The planet is facing a topsoil crisis, meaning that the greatest commodity of them all one day could be farmland. That potentially makes Cresud Inc. (NASDAQ: CRESY), which owns large swathes of farmland in Argentina and also has a growing presence in both Paraguay and Brazil, a sound long for punters. Additionally, the firm is currently involved in a variety of other projects including crop production, cattle raising and milk production, not to mention real estate accumulation (several shopping centers in Buenos Aires, for instance). In fact, while it is estimated that the firm owns about a million acres of farmland and 50,000 head of cattle, Guy Bennett of Q1 Publishing, an investment research firm, mentioned that Cresud’s executives consider themselves to be primarily a real estate development company. But all this diversity may not necessarily be a positive. Per one commentator:

“A significant component of Cresud’s net asset value lies in its stake in IRSA, owner of commercial real estate in Argentina and stakes in a few other affiliated real estate companies. IRSA has a lot of debt which poses a risk of a dilutive debt refinancing or potentially even bankruptcy, either of which would erase a significant portion of Cresud’s NAV. If Cresud were only a farmland owner, it would be much more attractive.”

On Thursday, the expansion of operations continued. The company reported to the Argentine Comision Nacional de Valores and to the Buenos Aires Stock Exchange that it agreed the purchase of approximately 7,600 ha of farmland in Bolivia at USD 17,501,359.99. The company has paid 43% of total amount while the rest remain to be paid in two annual consecutive payments, the first one to be paid during calendar year 2009. These transactions were made according to what was stipulated in the Company plans made public upon the Equity Follow on of last March, regarding international expansion.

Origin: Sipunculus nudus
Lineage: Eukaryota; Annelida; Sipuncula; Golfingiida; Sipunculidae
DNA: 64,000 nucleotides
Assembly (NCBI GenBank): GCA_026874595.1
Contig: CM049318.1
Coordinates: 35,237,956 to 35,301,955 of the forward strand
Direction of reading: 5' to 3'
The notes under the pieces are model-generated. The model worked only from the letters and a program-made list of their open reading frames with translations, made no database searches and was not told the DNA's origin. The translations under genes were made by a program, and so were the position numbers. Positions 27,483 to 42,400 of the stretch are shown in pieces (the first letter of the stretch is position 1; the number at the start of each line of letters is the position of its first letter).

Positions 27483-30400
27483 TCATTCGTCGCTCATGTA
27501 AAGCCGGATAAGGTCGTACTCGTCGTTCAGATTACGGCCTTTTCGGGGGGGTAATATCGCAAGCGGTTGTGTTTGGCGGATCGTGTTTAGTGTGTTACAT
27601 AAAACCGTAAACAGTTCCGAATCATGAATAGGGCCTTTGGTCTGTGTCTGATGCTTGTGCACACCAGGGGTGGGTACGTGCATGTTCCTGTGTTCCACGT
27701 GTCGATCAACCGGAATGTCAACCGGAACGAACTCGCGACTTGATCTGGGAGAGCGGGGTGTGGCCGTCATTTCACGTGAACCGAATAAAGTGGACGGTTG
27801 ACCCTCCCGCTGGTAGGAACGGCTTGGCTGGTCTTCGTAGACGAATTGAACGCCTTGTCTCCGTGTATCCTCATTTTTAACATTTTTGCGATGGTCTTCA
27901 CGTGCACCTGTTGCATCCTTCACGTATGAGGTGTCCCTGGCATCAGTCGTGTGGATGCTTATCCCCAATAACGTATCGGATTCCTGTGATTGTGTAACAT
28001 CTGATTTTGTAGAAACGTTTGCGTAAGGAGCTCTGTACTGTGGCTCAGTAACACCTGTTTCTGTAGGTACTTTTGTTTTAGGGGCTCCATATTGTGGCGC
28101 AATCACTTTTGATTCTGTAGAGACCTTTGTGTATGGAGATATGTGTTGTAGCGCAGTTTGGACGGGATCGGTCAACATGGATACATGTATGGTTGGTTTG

One way to think about Cresud could simply be the Asia factor. The company produces many of the food staples that China, for example, will need more and more of as income per head rises. Corn, soybeans, sunflower (oil), and beef are some of the firm’s major products. Of course, there’s always that pesky problem of export taxes, but if you listen to insiders, a more business friendly government could be in store for the country in the coming years.